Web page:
Recently I noticed that there was very little room to stand in front of our display at the top of the trail (see picture). Frankly, I couldn’t believe why that spot was chosen, when moving it several feet to the left would have been better by far. But whatever, it’s what we now need to deal with.
That’s when I decided that I needed to reduce the rock in front of it so people could comfortably stand in front of it and read the text as well as compare the picture to what they could view from that point. So I brought up our cordless rock chisel and got all medieval on the rocks in front of the display. The result is now what you see here (see picture). Although at first it was easy going, as the rock split along clear lines of weakness, it soon got harder, and I was literally chipping away at some very hard rock.
I finally gave up sooner than I would have otherwise, leaving a ridge of rock jutting up from the trail, since at the time I had no other choice. Perhaps later I can reduce it more, and create a smooth surface, but one battery’s worth of power is about all I can take on my wrist.
After I became Maintenance Chair, I began considering new kinds of trail maintenance activities. Since Sonoma Overlook Trail is a particularly rocky trail, over the past year or so I pioneered what I dubbed “Rock Patrol“. As it was originally conceived, it consisted of hiking the trail with a shovel and a pry bar, levering out rocks and backfilling with soil to remove “trip rocks” and make a smoother tread.
Over time, I added an activity that I called “trail smoothing”, which I conceived of as a more systematic effort over a stretch of trail from 6-12 feet or more. In this activity, we would remove many rocks from the trail bed and fill with soil and gravel, packing it down to recreate a smooth tread. This was devised as an activity for our monthly group trail maintenance work days.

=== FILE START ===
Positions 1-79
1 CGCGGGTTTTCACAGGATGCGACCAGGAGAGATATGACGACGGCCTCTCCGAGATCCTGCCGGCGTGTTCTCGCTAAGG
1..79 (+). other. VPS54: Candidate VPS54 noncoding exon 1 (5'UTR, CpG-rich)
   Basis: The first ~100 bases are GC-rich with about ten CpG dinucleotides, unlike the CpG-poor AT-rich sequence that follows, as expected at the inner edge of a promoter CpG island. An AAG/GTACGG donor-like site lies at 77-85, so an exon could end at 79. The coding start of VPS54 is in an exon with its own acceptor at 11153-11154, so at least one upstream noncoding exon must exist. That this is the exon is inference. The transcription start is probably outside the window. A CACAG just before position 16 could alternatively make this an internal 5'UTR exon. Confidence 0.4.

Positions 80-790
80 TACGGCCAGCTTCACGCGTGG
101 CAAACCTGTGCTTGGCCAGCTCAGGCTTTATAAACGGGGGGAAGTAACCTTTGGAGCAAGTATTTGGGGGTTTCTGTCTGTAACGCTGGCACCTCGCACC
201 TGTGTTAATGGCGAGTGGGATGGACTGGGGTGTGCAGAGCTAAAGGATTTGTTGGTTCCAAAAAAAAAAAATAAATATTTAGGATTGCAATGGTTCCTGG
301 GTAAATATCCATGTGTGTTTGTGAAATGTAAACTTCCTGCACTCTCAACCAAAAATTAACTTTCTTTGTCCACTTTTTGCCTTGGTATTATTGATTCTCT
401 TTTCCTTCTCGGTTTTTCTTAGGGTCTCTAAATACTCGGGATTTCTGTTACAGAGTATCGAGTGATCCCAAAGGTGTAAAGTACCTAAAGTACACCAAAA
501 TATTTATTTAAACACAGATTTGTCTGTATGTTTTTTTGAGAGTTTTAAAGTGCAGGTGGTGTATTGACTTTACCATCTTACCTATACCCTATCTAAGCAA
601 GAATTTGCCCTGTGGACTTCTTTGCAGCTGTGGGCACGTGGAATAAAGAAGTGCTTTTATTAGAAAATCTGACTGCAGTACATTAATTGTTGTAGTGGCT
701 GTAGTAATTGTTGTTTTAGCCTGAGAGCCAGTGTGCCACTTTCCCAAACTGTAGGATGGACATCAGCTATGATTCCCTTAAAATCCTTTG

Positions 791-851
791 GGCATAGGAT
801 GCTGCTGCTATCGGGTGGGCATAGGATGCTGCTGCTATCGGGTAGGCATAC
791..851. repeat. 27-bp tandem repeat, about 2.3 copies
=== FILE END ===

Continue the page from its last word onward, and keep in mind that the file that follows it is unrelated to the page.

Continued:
Now I’ve added another activity that I’m calling “rock reduction”. To do this, we’ve purchased a cordless rock chisel/hammer/drill (pictured; click the photo to see a video of it in action). As I say in the video, it is a complete game-changer. I really don’t think there is a rock on the trail that we can’t now either completely remove or reduce to trail level or below.
Given that fact, I’m now open for any trail hiker or runner’s nominations of rocks to remove or reduce. Take a photo of your most hated rock and/or ridge of bedrock that impinges on the trail and send it to me at firstname.lastname@example.org along with a description of where to find it on the trail. Just do your best; I’m pretty sure I will recognize it. Having nominated it, I will let you know when it has been removed or reduced.
Check out the video. It’s less than 2 1/2 minutes long and I think it does a great job of illustrating how we can now take down even some of the hardest rocks on the trail (many are much softer than the one in the video, which I had originally attempted to take out using a large, heavy, iron pry bar).
Rock reduction is now officially part of our arsenal.